# Matrices And You, Part 1 : What are they?

## What Are They?

That’s a good question. Here’s the usual 4-dimensional matrix used in 3D, like `TV_3DMATRIX` in TV6.5 :

```| 1   2   3   0 |
| 5   6   7   0 |
| 9   10  11  0 |
| 13  14  15  1 |```

It’s scary. It makes no sense. So let’s take it another way.

First, let’s think of a matrix as a combination of vectors. You know vectors, right? ...right? Alright, let’s take it from there.

## What Really Are Vectors

The intuitive idea about vectors is that they’re a point in space. They’re not.

### Well, what are they?

Vectors are lines in space... well almost. They’re lines without an origin; just a direction and a length.

For example, take this 3D vector here : `V = [ 1 2 3 ]` Don’t like him like that? It can also be expressed like this :

```V = (1, 2, 3)
V = { 1, 2, 3 }
V = | 1  2  3 |
TV_3DVECTOR V = new TV_3DVECTOR(1, 2, 3)```

The important part is that it’s called V, and has three components.

Three components... That’s fairly easy, it’s a 3D vector. One component for each dimension. Since the convention for Direct3D is `X-Y-Z` worlds where `X` is left-to-right, `Y` is bottom-to-top and `Z` is backward-to-forward, that means that `V` has a component of `1` for `X`, `2` for `Y` and `3` for `Z`.

That does not mean that its position in 3D space is `(1, 2, 3)`. It has no position at all. Remember, a line without origin... a force in other words. A difference between two locations, wherever might those two locations be.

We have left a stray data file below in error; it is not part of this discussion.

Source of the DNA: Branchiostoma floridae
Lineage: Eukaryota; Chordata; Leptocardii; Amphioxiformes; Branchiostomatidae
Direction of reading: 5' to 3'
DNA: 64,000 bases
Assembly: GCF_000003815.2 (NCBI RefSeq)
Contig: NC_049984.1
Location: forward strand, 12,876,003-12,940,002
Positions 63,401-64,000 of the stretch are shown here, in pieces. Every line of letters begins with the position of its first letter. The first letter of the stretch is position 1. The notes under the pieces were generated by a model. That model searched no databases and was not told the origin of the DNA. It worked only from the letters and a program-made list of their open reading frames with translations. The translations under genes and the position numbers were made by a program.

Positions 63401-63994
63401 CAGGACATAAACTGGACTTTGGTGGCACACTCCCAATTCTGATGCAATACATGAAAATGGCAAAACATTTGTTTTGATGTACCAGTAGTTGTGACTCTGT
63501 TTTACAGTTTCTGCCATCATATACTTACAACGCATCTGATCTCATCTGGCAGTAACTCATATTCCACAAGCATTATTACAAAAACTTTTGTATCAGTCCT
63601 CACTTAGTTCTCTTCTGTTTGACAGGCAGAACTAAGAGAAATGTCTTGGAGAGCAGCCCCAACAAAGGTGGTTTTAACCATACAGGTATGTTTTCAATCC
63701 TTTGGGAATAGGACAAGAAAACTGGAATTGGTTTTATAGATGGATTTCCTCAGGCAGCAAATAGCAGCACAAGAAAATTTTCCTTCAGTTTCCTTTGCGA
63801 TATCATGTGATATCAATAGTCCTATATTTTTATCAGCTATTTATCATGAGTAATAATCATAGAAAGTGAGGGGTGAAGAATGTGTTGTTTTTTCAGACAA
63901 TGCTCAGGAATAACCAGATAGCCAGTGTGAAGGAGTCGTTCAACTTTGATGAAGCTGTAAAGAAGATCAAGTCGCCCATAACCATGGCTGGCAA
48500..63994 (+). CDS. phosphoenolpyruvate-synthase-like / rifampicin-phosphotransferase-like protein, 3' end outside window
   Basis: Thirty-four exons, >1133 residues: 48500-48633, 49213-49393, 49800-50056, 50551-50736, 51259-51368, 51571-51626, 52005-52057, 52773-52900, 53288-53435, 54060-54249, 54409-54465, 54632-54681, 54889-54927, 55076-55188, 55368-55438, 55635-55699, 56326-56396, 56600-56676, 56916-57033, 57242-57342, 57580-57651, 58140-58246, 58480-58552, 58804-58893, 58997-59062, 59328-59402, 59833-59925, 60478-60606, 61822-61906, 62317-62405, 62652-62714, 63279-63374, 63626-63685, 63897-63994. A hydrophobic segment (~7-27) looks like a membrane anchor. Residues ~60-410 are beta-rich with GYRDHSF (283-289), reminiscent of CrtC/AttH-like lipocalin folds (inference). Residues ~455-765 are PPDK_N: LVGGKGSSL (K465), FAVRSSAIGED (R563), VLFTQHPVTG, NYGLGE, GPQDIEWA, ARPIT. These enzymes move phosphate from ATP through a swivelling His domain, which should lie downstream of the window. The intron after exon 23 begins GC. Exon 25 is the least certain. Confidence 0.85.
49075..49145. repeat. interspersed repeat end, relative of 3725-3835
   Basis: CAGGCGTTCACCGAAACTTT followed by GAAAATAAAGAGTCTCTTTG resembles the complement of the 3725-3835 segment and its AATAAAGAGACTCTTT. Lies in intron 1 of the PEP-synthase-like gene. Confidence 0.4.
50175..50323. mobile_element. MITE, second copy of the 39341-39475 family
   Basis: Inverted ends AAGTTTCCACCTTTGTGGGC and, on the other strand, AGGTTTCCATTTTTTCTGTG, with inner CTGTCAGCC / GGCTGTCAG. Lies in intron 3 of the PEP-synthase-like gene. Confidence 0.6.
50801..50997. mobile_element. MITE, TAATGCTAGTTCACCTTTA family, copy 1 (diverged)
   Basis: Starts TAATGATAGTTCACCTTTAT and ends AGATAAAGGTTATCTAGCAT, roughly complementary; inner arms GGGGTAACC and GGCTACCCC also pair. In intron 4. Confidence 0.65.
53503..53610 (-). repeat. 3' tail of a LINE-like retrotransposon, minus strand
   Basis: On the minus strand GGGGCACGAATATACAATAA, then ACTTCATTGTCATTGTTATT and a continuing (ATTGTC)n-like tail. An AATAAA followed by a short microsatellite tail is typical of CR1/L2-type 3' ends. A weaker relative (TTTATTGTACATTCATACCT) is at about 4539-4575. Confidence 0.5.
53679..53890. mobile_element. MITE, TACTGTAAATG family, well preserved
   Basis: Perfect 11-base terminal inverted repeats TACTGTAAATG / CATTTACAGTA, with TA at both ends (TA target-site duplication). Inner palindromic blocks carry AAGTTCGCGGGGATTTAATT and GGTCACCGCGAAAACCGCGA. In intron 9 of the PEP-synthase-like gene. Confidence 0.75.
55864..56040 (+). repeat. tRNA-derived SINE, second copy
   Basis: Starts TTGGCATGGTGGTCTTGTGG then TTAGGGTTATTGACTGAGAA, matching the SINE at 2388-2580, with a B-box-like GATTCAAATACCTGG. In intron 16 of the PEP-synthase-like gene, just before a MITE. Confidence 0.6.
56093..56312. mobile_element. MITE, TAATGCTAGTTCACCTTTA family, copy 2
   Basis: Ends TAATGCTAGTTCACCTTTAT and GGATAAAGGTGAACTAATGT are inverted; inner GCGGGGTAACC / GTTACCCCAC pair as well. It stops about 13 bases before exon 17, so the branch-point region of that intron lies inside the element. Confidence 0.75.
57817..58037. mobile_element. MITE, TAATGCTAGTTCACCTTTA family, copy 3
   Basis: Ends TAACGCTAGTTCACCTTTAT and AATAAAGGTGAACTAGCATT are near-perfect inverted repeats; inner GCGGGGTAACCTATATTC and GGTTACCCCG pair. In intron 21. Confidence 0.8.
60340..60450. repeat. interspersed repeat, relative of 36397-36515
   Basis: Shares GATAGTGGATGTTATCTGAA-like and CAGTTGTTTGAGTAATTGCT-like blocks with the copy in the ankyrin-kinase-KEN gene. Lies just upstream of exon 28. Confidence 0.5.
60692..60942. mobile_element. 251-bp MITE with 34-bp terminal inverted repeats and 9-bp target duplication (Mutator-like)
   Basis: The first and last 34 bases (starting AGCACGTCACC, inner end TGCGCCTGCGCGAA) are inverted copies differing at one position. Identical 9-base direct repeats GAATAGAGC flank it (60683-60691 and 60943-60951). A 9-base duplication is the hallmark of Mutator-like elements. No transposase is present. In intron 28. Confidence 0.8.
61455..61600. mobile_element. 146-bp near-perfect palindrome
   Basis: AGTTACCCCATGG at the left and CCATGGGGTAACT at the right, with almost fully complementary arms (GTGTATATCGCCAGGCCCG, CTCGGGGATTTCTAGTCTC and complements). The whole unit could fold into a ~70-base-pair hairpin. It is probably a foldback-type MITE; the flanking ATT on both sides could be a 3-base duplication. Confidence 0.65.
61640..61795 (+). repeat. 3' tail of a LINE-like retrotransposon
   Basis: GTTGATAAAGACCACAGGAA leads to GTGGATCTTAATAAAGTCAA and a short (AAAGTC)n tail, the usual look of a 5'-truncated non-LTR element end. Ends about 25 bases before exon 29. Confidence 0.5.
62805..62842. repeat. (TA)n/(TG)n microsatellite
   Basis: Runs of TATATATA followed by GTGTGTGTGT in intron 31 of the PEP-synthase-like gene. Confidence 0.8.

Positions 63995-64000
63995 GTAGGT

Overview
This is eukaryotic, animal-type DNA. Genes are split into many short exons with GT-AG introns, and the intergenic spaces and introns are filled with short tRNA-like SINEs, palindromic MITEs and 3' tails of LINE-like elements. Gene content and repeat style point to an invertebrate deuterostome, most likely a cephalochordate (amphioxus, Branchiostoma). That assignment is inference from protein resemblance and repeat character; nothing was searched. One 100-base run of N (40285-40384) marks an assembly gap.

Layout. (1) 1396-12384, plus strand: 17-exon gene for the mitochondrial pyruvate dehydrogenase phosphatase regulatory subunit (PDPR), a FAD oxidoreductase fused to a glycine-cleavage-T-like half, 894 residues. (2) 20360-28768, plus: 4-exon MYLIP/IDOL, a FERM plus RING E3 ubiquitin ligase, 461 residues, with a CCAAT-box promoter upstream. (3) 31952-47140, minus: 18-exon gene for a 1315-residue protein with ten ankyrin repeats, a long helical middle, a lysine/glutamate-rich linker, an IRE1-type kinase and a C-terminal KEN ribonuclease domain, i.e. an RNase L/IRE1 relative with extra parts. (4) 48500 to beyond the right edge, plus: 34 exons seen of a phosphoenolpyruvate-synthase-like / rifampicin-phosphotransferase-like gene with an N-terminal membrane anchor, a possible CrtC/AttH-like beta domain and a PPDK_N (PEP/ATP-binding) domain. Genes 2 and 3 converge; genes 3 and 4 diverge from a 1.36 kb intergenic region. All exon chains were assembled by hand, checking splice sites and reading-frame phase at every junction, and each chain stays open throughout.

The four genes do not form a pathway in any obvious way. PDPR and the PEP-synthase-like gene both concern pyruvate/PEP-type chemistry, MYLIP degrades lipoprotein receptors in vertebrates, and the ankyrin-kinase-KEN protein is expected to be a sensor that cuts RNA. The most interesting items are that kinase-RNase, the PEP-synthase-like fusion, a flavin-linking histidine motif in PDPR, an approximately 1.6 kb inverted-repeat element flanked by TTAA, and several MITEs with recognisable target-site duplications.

A good example vector would be a normal vector. A normal is the vector that pops out of a 3D triangle or a face and that is perpendicular to the surface of this triangle/face. It expresses the orientation of that face, and is used mainly for lighting and physics calculation. Since it only represents the orientation, its position is negligible.

We did mention vectors being a direction and a length. How would we fetch them from `V`?

### Calculating the length and direction of a vector

```Length of V : ||V||
||V|| = Sqrt(V.x² + V.y² + V.z²)

Direction of V : Normalized V
Normalized V = V / ||V||
= V / Sqrt(V.x² + V.y² + V.z²)```

Hope this didn’t scare you too much.

#### What were those symbols?

• Sqrt is the square root operation
• / is the division operator
• ||x|| is just a notation for the length of a vector
• ² is the square... x * x

#### Why this square root of the sum of the squares of the three components?

• This is the pythagorean theorem, a pretty simple theorem to express the length of a line (`V`) if we know its separate components (`x, y` and `z`)... which we do. The length is then a single number.

#### And why would we divide the vector by the length, and what's a vector divided by a single number anyway?

• If we take the vector and divide it by its length, and calculate the length of the resulting vector, it will always be `1`. This is the definition of a normalized vector; a vector whose length is `1`. It can also be called a unit vector.
• A vector multiplied or divided by a single value, like the length here, will multiply or divide each of components by this value.

### What does this have to do with anything?

Once we know all of that terminology, we can start expressing matrices as vector arrays. Which is covered in part two, actually.